Your comment is nothing but bluff full of speculation, hot air, and false claims.  I have no words to describe my contempt for your idea of truth and how an action will “ensure” ANYTHING which lacks historical evidence to prove its merit!!!!

      • Critic,

        Contempt?  Full of hot air?  False claims?
        Wow!!  It has been awhile since I have seen anyone get your anger so riled.

        Maybe this person touched more of your nerve than you touched of that person’s.
         
        BUT this comment is not meant to diminish from what you said.  I was just surprised by how you said it.

  • I agree, it is just a matter of time before they start to cut off all correspondent business altogether. With the extreme measures they took with their version of financial assessment. Then couple this move to limit business even further. They are just telegraphing the fact they just don’t won’t to be in the business.

    • GreatTx007,

      It is my guess they will keep some correspondents long-term, IF they stay in the business.  

      I agree with those who believe that MetLife Bank is cherry picking.  

      Who can blame MetLife for forcing MetLife Bank to that policy?  After all MetLife understands risk even if MetLife Bank does not.

  • They keep restricting the volume down various avenues. Indicating they don’t want to be in the business and are slowly cutting things off. OR they just want the flawless loans and much reduced volume? Only 2012 will tell.

    • wealthone,

      Viability?  Quality over quantity?  Really?

      Here the issue is not the quality of the HECMs originated; it is who originated it.

      This is plain and simple profit and risk assessment based on the need to reallocate limited resources.  The reason for the assessment is MetLife has to allocate more underwriting time in enforcing its financial assessment policy in so called “underwriting lite.”  Unless its underwriting ranks increase substantially, it needs to reallocate limited resources which will produce the greatest reward for the time invested.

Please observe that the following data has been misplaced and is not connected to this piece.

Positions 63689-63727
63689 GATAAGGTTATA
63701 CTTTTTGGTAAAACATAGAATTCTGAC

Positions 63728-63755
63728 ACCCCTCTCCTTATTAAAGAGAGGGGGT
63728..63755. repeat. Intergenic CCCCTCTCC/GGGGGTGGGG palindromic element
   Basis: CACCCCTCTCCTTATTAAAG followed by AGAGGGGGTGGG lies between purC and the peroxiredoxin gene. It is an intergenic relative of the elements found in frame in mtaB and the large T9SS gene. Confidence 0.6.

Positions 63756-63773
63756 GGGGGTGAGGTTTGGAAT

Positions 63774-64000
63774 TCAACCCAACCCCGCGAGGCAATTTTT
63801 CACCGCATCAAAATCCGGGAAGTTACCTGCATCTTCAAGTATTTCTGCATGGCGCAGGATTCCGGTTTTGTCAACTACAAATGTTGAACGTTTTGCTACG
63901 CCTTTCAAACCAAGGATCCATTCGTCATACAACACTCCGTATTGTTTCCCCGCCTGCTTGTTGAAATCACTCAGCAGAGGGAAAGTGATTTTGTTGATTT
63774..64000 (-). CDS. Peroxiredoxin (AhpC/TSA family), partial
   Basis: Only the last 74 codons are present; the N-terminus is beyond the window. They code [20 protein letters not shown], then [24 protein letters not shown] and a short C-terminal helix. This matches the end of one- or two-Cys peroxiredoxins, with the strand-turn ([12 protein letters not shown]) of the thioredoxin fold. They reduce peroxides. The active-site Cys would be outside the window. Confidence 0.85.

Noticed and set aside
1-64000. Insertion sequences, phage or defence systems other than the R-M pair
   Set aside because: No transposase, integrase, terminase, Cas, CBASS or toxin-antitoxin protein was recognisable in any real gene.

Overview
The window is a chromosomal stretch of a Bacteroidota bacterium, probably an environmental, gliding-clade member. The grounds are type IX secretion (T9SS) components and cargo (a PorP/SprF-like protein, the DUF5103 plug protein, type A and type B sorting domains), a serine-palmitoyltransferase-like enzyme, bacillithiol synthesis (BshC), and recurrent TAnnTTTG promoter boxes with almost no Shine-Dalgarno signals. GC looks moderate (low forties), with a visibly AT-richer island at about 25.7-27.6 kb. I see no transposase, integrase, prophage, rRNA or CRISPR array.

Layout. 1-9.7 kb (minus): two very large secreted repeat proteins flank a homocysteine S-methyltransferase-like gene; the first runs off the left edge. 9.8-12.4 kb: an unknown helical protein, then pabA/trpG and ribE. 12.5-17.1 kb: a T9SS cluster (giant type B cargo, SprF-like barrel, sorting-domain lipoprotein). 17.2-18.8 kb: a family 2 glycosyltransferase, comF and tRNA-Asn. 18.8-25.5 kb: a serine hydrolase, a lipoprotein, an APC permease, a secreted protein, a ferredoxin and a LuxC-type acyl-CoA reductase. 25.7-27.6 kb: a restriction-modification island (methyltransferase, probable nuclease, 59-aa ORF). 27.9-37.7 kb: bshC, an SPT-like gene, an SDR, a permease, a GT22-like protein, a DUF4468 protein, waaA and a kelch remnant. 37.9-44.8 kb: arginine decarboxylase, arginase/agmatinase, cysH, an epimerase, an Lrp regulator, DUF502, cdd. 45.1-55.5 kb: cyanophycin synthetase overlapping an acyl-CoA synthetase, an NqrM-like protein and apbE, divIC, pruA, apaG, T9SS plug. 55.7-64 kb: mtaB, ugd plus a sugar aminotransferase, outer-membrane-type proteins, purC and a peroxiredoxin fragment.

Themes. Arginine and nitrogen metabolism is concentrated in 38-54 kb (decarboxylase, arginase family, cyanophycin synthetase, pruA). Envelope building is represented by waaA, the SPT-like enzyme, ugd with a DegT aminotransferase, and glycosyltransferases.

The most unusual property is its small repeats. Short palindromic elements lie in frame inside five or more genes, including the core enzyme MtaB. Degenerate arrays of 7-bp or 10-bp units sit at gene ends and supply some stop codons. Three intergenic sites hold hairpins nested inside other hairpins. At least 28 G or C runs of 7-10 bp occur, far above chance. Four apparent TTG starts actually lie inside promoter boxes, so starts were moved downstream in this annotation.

The vast majority of HECMs MetLife receives from all sources have the minimum required quality they need but when resources become limited, one will refocus limited resources to where profits can be maximized.  The purchase of closed loans does not appear to be that source in the eyes of MetLife.  But if some closed loans can be processed profitably then it makes sense to look at sources when not all current loans can be reviewed as needed.  So in the final step quality arises as the issue but only as to what sources produce the most quality loans.  That is profit and risk analysis, not quality in and of itself.

       

      • Isn’t the notion of who originated the EXACT same as the quality notion I mentioned, hell if they wanted otherwise they’d let any damn fool originate these.  You’re arguing just for the sake of arguing.  Save your words for helping others.

      • wealthone,

        The risk with closed TIP originated loans from another lender could be much larger than with the lender itself.  For example, ABC TIP broker is affiliated with both MetLife Bank and LMN lender.  On loans that ABC believes MetLife Bank will reject, it goes to LMN.  LMN in turn sells its closed loans to both RMS and MetLife.  One day MetLife notices that LMN is selling them a HECM originated by ABC.  What does that say to MetLife Bank?  What additional burdens and risks does the ABC transaction place on MetLife as the HMBS issuer?
         
        Then let us say GHI, a TIP, which has been affiliated with MetLife Bank, drops out and starts brokering through LMN.  Now all of a sudden MetLife Bank starts seeing closed GHI mortgages coming through LMN.  The question is why?  Is it because LMN accepts a lower standard on marketing and other activities supervised by LMN?  What if MetLife Bank had cut GHI loose because of bad marketing practices?  What additional inquiries does MetLife Bank have to make, if any, into the adequacy of the TIP supervision activities of LMN overall not just those related to GHI?  Can MetLife Bank selectively choose to accept some TIP loans from another lender but not other TIP loans of that same lender?  To what other mortgage and even discrimination laws does that potentially expose MetLife Bank?